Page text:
Elaine Marie Cooper
In this unfortunate year of a pandemic, much comparison has been made to the 1918 Spanish Flu. But there have been other deadly pandemics through the ages, most notably smallpox. Many contemporary medical experts have not even seen a patient with that disease. Its eradication has to do with the vaccine that was developed by Edward Jenner in 1796. But even prior to Jenner’s vaccination, another type of immunity-producing method known as variolation was devised. This was a crude method of inserting the infectious pustule of an individual suffering from smallpox into a scratch or laceration on the arm of a well person. The procedure was crude, painful and could lead to death. Yet the chances of surviving the process were greater than if the individual caught smallpox. The disease caught from another individual would increase one’s chances of dying of the disease. Variolation was first practiced in Eastern Europe and the western Asian countries. (That is where the virus seems to have reared its ugly head first, in the years B.C.) Western travelers who were afraid of contracting the terrible illness often requested their local doctors perform the procedure on them.
Symptoms of smallpox usually began with a fever, then progressed to eruption of pustules on the skin. These were no ordinary pox, however. They could destroy eyesight, disfigure someone’s face and leave cavernous evidence of their destruction. Some of the images online were so grotesque, I declined to add them to this post. Evidence of smallpox pustules was discovered on the mummified body of Pharaoh Ramses V of Egypt, perhaps indicating his cause of death. With Global travel emerging in the 1400’s, the disease spread to southern Africa and the America’s. While it was often accidental, the contagious nature of the illness made it a perfect tool for a biological weapon. The native peoples of the Americas had no immunity to smallpox and often succumbed. The Spanish were able to conquer the Incas and Aztecs due to the susceptibility of the natives. By the 18th century, smallpox had, unfortunately, found a comfortable home in America, killing about 30% of its victims. Then the American Revolution broke out, along with an upsurge in cases of smallpox due to enemy troops from England and Germany carrying the disease. When the American troops gathered in Boston, cases among the militia soared. At a time when General Washington needed a fit army, many were seriously ill. Washington considered the crude method of variolation to immunize the soldiers but could little afford to have the enemy find out that large numbers of his army were incapacitated while they recovered from the process. He realized that timing was everything and he devised a plan to have all new recruits undergo the procedure. According to history.com, George Washington pulled off the first massive, state-funded immunization campaign in American history. This risky decision likely saved the day for America in the Revolutionary War. Fortunately, this disfiguring disease has been eradicated due to worldwide immunizations. It is considered the most successful achievement in international public health.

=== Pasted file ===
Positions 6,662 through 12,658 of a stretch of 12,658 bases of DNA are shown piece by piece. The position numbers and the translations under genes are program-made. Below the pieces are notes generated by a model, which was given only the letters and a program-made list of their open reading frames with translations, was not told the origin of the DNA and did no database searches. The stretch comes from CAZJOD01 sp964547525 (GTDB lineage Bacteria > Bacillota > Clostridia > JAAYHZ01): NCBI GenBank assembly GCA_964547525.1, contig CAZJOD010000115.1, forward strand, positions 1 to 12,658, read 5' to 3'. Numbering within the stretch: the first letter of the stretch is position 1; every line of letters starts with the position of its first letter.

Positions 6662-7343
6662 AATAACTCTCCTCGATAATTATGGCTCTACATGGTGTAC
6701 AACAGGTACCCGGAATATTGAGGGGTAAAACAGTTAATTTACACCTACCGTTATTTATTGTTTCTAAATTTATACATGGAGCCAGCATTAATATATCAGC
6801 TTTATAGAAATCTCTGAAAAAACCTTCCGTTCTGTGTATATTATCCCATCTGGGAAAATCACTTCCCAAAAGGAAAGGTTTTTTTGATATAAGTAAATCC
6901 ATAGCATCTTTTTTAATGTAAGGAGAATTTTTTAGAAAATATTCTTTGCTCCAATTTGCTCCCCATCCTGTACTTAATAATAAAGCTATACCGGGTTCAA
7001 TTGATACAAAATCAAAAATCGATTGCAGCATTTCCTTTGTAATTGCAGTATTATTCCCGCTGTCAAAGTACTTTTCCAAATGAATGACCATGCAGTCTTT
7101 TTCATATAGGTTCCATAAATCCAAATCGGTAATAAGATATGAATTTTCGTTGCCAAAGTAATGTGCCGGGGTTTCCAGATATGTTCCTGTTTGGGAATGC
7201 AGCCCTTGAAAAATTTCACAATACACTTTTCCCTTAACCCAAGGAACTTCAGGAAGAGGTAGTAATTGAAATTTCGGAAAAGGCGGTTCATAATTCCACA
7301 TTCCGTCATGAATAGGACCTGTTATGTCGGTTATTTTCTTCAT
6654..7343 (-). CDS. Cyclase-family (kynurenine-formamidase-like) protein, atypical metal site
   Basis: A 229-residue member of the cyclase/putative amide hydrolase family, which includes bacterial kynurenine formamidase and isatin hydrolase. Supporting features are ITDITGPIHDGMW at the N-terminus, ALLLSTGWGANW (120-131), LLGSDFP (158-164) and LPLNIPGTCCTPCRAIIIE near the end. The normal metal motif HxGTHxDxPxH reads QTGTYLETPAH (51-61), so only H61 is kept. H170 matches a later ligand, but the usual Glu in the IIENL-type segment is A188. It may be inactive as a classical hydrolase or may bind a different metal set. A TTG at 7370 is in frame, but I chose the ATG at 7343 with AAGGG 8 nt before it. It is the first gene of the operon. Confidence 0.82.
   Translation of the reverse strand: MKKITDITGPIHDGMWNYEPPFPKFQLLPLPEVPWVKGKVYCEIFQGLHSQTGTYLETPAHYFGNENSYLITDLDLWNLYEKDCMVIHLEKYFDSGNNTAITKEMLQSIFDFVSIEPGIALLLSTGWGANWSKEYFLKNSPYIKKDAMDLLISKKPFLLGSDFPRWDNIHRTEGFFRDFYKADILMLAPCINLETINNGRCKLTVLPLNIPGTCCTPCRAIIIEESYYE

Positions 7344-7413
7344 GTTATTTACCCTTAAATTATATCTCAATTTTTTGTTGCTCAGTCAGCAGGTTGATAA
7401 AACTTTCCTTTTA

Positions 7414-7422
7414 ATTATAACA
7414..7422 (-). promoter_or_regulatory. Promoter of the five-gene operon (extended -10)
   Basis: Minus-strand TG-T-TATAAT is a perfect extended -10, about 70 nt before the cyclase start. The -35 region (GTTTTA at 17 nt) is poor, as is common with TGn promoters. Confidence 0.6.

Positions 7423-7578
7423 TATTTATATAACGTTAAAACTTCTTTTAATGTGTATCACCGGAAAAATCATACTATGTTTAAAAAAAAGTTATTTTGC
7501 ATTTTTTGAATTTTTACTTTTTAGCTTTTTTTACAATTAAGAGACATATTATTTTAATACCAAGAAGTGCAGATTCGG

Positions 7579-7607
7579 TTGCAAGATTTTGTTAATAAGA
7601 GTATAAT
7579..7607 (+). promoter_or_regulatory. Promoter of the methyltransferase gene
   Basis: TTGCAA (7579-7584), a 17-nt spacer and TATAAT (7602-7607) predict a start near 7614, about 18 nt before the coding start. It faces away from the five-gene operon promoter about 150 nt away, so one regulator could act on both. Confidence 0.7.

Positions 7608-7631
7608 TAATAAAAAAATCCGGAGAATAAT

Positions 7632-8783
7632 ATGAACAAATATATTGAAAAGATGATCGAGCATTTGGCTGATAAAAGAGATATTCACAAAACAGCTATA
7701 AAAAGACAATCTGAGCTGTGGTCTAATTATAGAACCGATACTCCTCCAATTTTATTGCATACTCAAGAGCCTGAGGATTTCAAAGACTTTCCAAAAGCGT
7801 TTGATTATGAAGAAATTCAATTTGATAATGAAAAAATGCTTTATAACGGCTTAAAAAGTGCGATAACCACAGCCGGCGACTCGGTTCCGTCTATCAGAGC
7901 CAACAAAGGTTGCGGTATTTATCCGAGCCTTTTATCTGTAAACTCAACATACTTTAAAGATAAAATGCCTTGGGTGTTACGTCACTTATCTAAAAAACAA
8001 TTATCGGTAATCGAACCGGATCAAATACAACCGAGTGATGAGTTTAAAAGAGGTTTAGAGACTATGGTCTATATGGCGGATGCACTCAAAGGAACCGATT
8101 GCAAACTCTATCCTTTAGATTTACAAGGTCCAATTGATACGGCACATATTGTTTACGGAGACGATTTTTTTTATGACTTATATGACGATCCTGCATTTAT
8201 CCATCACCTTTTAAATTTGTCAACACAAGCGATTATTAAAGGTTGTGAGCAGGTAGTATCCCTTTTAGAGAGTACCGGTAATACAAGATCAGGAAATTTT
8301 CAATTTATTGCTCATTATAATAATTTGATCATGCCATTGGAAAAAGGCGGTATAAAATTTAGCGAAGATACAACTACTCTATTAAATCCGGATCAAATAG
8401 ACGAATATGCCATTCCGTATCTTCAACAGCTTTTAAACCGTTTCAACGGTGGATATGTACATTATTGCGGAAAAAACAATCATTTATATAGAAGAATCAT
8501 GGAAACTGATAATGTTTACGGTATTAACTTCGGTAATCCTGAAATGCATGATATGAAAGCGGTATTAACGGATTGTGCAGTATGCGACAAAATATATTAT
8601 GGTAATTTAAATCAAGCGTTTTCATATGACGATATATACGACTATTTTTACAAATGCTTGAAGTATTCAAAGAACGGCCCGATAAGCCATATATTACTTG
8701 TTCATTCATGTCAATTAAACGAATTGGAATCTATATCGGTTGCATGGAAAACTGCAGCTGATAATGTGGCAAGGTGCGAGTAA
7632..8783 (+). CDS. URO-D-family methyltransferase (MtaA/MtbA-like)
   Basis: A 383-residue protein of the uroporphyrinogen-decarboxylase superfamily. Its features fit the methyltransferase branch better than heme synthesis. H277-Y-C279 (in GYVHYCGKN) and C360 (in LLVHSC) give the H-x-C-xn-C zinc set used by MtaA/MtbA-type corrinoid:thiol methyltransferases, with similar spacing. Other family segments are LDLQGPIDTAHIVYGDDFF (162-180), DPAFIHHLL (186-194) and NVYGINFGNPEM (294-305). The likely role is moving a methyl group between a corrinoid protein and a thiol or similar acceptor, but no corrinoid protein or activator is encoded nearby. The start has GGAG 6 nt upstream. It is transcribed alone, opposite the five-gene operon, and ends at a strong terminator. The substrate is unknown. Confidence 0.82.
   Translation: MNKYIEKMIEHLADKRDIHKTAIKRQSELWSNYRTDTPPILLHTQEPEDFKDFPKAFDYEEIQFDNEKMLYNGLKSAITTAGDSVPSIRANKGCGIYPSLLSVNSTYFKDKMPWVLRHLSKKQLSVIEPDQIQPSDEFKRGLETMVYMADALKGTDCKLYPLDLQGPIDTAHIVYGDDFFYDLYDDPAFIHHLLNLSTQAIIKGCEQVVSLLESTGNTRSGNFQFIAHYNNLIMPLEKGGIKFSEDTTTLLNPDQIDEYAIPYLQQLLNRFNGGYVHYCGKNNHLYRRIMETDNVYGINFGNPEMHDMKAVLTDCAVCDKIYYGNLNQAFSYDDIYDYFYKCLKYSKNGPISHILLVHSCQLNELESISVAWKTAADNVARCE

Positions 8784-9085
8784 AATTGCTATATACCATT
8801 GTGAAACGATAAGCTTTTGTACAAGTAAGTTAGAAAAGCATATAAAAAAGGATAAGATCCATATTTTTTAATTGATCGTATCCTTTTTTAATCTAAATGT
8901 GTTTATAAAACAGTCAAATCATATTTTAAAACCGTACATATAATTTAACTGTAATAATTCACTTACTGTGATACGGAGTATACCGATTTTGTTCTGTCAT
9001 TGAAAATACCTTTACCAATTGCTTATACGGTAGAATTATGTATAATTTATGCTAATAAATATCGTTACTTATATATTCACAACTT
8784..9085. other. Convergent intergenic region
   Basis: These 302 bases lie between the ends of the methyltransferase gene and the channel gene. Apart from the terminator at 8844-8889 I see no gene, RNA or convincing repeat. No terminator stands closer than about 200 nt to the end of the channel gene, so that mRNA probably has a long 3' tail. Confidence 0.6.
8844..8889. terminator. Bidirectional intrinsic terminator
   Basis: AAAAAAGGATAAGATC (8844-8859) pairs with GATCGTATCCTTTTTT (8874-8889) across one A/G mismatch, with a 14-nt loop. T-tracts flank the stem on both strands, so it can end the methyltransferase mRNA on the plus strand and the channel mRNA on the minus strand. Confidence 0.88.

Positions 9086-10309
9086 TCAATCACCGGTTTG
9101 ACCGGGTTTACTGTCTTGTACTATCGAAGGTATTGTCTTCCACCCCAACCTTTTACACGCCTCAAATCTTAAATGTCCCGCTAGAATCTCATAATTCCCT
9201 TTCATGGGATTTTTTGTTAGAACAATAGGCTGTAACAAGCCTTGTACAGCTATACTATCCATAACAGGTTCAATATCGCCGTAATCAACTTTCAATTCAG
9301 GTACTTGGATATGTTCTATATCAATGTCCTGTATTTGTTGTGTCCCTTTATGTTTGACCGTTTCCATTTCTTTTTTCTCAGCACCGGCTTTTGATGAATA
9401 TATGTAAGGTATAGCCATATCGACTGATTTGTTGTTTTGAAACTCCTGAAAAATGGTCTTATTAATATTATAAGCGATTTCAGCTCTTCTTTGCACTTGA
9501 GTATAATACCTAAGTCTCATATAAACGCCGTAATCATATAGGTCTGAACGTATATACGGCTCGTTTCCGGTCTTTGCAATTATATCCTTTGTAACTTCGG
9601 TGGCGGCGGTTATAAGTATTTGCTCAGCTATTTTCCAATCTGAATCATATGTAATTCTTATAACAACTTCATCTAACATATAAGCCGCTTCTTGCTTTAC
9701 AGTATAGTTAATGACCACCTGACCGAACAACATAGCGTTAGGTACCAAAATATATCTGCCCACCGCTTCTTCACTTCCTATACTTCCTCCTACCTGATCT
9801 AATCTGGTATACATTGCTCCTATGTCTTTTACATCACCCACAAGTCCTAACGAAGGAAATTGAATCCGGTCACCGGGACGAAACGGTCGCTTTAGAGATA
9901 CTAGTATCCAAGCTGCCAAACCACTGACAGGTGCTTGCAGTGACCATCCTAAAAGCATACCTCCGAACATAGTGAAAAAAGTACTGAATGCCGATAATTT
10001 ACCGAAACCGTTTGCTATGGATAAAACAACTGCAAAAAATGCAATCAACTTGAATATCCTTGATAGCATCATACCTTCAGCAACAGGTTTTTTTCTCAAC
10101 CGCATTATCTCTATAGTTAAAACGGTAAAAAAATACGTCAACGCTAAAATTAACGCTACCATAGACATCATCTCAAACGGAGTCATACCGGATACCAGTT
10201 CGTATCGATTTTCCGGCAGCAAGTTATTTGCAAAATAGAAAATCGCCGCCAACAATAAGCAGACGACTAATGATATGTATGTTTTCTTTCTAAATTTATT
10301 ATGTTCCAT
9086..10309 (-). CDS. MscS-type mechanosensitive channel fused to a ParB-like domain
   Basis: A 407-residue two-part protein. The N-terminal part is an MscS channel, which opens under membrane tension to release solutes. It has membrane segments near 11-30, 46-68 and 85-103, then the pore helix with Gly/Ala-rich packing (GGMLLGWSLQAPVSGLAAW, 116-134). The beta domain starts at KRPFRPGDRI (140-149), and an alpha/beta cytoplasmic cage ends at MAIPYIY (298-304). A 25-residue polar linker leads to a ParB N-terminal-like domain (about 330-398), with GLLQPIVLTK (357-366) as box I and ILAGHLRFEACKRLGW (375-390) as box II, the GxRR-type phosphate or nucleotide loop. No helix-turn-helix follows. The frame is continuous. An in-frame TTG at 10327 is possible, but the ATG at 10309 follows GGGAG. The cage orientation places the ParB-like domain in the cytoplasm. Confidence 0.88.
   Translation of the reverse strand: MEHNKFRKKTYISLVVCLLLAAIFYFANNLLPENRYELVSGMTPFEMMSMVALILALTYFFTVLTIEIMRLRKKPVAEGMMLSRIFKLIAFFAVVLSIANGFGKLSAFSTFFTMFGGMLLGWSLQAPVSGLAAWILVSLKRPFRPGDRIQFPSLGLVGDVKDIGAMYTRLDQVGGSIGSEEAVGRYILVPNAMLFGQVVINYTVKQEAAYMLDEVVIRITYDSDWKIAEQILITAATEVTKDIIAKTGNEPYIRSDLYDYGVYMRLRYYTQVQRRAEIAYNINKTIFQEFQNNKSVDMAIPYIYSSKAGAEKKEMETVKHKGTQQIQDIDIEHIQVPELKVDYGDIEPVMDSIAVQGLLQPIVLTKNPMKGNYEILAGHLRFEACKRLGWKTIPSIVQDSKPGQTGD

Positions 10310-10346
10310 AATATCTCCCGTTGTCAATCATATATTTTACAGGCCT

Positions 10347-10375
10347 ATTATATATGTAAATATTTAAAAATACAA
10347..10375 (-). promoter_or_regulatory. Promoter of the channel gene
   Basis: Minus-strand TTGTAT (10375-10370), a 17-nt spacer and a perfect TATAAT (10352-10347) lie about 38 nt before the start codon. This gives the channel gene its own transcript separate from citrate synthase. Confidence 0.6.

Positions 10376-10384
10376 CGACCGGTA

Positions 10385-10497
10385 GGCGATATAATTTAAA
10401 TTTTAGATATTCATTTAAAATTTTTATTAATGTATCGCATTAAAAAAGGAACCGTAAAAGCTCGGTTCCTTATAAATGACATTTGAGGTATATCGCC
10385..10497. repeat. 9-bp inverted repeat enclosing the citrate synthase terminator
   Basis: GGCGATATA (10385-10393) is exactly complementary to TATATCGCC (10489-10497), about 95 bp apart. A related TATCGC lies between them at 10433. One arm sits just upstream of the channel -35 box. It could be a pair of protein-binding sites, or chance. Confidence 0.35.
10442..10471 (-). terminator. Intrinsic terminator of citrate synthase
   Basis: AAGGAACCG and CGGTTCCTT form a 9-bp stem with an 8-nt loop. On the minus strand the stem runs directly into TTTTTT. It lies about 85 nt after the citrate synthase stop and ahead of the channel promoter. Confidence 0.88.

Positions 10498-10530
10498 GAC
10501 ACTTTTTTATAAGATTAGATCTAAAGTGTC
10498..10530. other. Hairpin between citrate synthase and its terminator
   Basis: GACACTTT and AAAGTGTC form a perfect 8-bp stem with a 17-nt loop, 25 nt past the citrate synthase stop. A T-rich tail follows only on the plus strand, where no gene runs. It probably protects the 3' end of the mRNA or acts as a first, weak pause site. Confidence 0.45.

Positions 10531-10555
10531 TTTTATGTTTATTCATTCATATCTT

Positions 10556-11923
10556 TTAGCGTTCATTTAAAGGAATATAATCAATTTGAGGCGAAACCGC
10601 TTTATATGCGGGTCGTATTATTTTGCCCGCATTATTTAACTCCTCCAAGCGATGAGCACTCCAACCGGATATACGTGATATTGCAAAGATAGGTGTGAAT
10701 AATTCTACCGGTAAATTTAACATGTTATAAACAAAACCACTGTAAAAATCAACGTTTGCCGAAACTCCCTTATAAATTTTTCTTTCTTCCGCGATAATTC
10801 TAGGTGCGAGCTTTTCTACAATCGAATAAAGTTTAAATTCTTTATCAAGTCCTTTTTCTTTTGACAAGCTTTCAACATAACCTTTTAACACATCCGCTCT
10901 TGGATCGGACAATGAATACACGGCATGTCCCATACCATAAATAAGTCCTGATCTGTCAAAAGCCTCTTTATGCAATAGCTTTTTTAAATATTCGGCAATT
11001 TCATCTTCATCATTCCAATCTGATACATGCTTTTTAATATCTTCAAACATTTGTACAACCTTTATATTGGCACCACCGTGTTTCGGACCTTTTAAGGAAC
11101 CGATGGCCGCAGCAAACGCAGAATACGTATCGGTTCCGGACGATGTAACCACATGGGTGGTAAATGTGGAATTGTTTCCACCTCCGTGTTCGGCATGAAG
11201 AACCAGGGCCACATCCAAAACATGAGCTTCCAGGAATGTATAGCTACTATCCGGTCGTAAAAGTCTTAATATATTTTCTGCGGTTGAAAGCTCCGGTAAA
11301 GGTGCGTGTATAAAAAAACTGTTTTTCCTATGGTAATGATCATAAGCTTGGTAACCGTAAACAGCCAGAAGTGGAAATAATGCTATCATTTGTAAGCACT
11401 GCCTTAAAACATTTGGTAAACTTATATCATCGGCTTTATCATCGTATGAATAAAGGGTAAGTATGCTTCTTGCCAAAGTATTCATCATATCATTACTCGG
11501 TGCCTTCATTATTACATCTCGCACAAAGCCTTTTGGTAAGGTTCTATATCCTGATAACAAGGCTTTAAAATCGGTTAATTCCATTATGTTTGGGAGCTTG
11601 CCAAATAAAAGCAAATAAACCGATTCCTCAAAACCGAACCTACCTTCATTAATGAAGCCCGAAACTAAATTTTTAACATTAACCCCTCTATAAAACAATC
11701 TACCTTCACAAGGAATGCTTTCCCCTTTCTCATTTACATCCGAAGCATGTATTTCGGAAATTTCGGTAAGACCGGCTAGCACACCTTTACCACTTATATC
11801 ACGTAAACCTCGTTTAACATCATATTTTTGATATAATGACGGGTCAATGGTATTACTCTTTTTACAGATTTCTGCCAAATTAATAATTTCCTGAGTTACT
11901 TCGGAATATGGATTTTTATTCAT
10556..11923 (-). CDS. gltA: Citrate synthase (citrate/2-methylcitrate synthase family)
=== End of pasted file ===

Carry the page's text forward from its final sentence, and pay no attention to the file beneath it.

Elaine Marie Cooper has a recent release, Scarred Vessels, which features the black soldiers in the American Revolution as well as some little-known history of Rhode Island. Her newly contracted Dawn of America series will begin releasing this April with Love’s Kindling. The series is set in Revolutionary War Connecticut. Cooper is the award-winning author of Fields of the Fatherless and Bethany’s Calendar. Her 2016 release (Saratoga Letters) was finalist in Historical Romance in both the Selah Awards and Next Generation Indie Book Awards. She has been published in Chicken Soup for the Soul and HomeLife magazine. She also penned the three-book historical series, Deer Run Saga. You can visit her website/ blog at www.elainemariecooper.com